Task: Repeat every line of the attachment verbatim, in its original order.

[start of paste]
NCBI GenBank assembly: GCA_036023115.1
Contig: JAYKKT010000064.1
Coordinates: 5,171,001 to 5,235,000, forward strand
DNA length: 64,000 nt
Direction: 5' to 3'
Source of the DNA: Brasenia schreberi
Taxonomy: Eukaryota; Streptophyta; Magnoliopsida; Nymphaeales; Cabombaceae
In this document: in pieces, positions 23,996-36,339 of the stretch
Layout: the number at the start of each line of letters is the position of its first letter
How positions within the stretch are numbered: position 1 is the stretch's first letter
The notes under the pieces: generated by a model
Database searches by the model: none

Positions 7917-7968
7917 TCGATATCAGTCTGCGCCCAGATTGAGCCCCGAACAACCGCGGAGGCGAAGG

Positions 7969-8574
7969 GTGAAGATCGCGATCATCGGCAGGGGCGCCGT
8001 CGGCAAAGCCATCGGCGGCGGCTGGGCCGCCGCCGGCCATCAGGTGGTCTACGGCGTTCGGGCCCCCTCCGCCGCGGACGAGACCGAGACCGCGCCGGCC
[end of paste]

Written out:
NCBI GenBank assembly: GCA_036023115.1
Contig: JAYKKT010000064.1
Coordinates: 5,171,001 to 5,235,000, forward strand
DNA length: 64,000 nt
Direction: 5' to 3'
Source of the DNA: Brasenia schreberi
Taxonomy: Eukaryota; Streptophyta; Magnoliopsida; Nymphaeales; Cabombaceae
In this document: in pieces, positions 23,996-36,339 of the stretch
Layout: the number at the start of each line of letters is the position of its first letter
How positions within the stretch are numbered: position 1 is the stretch's first letter
The notes under the pieces: generated by a model
Database searches by the model: none

Positions 7917-7968
7917 TCGATATCAGTCTGCGCCCAGATTGAGCCCCGAACAACCGCGGAGGCGAAGG

Positions 7969-8574
7969 GTGAAGATCGCGATCATCGGCAGGGGCGCCGT
8001 CGGCAAAGCCATCGGCGGCGGCTGGGCCGCCGCCGGCCATCAGGTGGTCTACGGCGTTCGGGCCCCCTCCGCCGCGGACGAGACCGAGACCGCGCCGGCC